17 Original Resiliency Issues Original network did not have redundant network backbone or fiber uplink connections Routing gateway functionalities were limited to a single routing device

18 Solutions For Resiliency Issues (2005) Spanning-Tree Protocols Used redundant uplinks to be simultaneously active Multiple uplinks can now be utilized more efficiently

19 Solutions For Resiliency Issues (2005) Virtual Routing Redundancy Protocols Legacy routing were constrained to physical interfaces and single routing devices Routing gateway functionality can be spread across multiple routers

20 Original Security Issues Originally had a large flat network One large broadcast domain Highly unstable Everybody could see one another Easy for viruses and worms to propagate No containment or isolation

21 Solutions For Security Issues (2005) VLANs used to create isolated networks Dramatically decreased size of broadcast domain Private VLANs can be created to restrict communication between hosts within the same network

22 Solutions For Security Issues (2008) Use of Access Control Lists to restrict communication between VLANs - Difficult to scale and maintain Future Direction - Virtual Routing and Forwarding Create virtual isolated paths within the same network - Internal VPN Virtual routers within one physical router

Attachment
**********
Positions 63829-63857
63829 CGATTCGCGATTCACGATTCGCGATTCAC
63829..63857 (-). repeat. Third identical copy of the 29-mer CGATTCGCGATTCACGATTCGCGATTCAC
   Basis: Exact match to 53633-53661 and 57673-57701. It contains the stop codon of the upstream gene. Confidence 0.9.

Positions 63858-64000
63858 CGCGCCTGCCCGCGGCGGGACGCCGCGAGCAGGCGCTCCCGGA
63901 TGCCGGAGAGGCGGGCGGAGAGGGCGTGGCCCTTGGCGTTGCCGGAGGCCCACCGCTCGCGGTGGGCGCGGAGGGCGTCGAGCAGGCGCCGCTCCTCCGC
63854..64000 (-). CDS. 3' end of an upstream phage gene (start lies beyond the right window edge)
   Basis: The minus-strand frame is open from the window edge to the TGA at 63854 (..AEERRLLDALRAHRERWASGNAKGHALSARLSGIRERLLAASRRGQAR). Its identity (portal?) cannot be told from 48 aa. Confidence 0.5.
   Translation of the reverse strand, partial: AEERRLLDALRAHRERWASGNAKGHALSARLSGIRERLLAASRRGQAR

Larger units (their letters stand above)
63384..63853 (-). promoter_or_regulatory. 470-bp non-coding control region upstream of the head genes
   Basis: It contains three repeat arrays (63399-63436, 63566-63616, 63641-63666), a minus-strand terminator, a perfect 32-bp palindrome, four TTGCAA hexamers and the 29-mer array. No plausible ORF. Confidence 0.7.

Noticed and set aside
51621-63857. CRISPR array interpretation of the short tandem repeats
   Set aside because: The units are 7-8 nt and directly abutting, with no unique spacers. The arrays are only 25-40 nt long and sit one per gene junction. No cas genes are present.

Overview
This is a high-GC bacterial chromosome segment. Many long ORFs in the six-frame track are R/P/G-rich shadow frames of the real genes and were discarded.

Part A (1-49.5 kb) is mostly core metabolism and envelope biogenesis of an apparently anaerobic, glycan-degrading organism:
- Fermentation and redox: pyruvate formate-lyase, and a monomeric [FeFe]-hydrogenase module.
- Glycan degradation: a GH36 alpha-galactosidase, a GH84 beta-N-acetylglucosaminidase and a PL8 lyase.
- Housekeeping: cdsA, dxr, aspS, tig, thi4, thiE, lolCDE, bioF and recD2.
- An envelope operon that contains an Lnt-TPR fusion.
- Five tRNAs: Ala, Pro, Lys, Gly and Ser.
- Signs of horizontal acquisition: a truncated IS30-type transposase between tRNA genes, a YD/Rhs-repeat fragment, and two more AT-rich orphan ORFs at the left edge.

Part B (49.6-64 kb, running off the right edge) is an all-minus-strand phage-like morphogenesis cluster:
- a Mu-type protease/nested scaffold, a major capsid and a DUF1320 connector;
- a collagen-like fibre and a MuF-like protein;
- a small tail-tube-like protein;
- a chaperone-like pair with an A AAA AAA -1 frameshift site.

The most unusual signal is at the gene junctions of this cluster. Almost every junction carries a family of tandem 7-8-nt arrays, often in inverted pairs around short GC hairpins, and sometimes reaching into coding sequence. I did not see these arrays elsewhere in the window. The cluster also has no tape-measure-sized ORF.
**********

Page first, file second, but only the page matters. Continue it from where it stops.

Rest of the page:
23 Maintain Network Virtualization Need Monitoring and Visibility Monitor CPU and Memory Utilization Monitor Bandwidth Utilization Monitor Virtual Routing States Monitor Virtual Spanning-Tree States SNMP – Preferably version 3 Logging – Monitor Incidents and Errors

24 Server Virtualization Hot Topic Nowadays Multiple operating systems or server instances deployed across multiple physical servers Examples of virtualization software VMWare Citrix Xen Microsoft Parallels Virtuozzo

25 Benefits of Server Virtualization Greater flexibility and scalability Increases reliability and availability More efficient use of hardware resources Sounds great! Whats the problem? What does this have to do with the network?

26 Server Virtualization Issues Network Utilization and Capacity Changes One server not tied to just one physical NIC Imagine 10 virtual machines sharing the same physical NIC Virtualization software may only load- balance based on CPU and memory utilization

27 Server Virtualization Issues Security Management Changes By default, all virtual machines can see one another Private VLANs Host-based Firewalls Host-based Intrusion Detection Software-based solutions

28 Server Virtualization Issues Network Design Changes Not just a regular server connection Networking has been extended from network switches to virtual switches inside each server Same Network Virtualization concepts

29 What Does the Future Hold? More visibility and monitoring required More emphasis on network design and deployment of virtual machines Possible IT Culture Change - Your network and system engineers must work more closely together Similar to network and voice convergence – Merge technical skills

30 THANK YOU ART CENTER COLLEGE OF DESIGN Theresa Zix (626) Herman Choi (626)